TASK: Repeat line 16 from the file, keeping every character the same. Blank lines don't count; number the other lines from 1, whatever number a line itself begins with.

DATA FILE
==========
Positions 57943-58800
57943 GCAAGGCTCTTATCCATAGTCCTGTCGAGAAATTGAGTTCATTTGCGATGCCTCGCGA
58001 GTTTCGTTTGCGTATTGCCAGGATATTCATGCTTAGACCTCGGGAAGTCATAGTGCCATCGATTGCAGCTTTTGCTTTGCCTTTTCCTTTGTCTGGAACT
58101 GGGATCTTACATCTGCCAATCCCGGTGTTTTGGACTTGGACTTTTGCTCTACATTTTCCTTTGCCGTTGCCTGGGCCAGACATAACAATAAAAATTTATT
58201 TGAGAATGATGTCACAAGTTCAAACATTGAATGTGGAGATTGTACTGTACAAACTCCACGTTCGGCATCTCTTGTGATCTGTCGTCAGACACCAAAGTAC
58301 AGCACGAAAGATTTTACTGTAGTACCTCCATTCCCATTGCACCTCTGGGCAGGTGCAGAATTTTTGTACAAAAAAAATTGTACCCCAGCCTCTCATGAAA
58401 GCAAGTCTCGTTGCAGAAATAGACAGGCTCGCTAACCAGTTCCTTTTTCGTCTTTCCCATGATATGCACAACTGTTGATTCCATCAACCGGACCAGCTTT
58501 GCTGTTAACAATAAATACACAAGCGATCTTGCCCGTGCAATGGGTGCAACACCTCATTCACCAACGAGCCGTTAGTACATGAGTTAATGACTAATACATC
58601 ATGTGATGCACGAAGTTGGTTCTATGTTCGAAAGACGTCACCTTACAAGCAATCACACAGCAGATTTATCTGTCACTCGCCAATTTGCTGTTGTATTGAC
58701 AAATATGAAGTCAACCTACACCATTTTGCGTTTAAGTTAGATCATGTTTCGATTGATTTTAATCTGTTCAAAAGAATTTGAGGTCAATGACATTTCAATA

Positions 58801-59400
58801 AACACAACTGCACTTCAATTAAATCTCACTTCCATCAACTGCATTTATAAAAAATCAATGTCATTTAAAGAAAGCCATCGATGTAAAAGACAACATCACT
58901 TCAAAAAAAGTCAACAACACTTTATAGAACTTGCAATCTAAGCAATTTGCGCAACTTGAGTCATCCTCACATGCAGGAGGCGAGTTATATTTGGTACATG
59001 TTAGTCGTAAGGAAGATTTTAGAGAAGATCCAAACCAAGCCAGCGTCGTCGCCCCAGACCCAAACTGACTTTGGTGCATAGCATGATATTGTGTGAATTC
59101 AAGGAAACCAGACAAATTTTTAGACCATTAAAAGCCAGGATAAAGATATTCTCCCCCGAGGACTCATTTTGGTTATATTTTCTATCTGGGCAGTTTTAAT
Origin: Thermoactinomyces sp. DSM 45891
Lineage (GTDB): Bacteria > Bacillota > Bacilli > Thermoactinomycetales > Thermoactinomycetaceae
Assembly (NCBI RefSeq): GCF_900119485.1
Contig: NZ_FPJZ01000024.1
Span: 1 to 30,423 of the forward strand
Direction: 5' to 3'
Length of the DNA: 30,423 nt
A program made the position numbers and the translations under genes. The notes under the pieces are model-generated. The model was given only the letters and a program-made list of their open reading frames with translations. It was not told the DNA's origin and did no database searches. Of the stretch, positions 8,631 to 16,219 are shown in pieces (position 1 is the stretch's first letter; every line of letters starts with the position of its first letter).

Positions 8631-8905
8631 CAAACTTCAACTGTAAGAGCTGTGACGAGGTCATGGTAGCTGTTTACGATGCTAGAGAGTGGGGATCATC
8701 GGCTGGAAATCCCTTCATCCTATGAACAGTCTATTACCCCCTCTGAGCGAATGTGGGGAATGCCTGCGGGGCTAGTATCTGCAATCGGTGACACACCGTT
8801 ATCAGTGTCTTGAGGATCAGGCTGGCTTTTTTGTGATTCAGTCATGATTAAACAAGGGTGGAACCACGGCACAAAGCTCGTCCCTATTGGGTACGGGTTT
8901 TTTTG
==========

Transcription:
Origin: Thermoactinomyces sp. DSM 45891